The Japanese are on to their sixth prime minister in five years. The FT calls it the “PM revolving door”, and says the newest leader, Yoshihiko Noda, will be lucky to get a meeting with President Obama at the White House.
In public, the White House welcomed Mr Noda’s appointment. “The relationship between the US and Japan is based on common interests and common values, and I look forward to working with prime minister Noda to tackle the broad range of economic and security issues that require our attention,” Mr Obama said on Tuesday.But privately, officials are rolling their eyes over yet another leadership change in Japan.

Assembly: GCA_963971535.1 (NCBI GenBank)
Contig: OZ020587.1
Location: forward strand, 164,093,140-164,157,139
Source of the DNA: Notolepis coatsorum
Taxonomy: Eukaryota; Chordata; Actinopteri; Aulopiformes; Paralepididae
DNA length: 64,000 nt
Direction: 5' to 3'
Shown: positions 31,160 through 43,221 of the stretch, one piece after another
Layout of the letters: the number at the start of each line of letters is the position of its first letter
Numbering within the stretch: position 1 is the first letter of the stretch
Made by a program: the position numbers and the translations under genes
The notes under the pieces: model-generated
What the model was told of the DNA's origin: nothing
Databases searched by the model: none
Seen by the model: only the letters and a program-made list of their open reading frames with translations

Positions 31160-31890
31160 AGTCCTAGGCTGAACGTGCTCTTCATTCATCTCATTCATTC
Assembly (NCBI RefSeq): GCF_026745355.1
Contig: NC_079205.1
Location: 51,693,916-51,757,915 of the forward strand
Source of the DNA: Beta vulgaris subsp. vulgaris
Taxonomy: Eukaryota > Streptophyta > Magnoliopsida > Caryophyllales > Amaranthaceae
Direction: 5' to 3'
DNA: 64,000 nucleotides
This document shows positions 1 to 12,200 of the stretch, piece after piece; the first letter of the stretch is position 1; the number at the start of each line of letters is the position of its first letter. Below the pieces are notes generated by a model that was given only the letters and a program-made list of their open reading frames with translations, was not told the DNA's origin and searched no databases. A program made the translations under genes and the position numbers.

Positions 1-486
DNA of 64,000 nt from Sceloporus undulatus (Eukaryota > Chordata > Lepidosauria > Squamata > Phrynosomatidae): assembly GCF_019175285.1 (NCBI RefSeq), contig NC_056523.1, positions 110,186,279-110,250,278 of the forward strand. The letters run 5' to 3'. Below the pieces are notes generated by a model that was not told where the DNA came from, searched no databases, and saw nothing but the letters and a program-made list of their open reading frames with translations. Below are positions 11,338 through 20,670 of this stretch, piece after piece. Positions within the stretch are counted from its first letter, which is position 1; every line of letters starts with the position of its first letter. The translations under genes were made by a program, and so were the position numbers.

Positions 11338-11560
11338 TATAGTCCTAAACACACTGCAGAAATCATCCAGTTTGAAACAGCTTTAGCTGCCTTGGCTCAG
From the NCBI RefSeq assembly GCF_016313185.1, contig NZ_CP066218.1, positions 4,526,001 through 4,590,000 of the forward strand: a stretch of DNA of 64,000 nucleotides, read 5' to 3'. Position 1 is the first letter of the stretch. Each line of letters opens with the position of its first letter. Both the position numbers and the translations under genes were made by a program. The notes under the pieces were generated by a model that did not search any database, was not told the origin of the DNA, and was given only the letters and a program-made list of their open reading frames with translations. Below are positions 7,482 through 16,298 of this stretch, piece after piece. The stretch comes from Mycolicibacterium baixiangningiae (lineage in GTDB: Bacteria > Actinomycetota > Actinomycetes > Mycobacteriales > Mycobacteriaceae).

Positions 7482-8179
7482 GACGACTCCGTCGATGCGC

The Japanese are struggling. Twenty years of economic stagnation against the background of a population in decline and a culture that copes very poorly with immigration. Now add the earthquake, the tsunami and then the ongoing crisis over nuclear reactors and the strategic problems of the nuclear industry in a seismically active country that has no alternative power source. Japan’s political leaders are stumped.That matters to America. For 200 years the United States has had a simple grand strategy in Asia: we want to see a stable balance of power in Asia that keeps any single country from dominating the region and we want Asian economies to grow and remain open to the world as Asian societies modernize and move toward democracy. We think that protects our security interests, serves our economic interests and is a decent and humane vision for the region that Asians as well as Americans can support.That grand strategy does best when and if Japan does well. Via Meadia wishes the new Japanese prime minister more success than his predecessor had; most of all, Via Meadia hopes that democratic and peaceful Japan finds a way to recapture the dynamism that in the not so distant past made the Japanese economy the wonder of the world.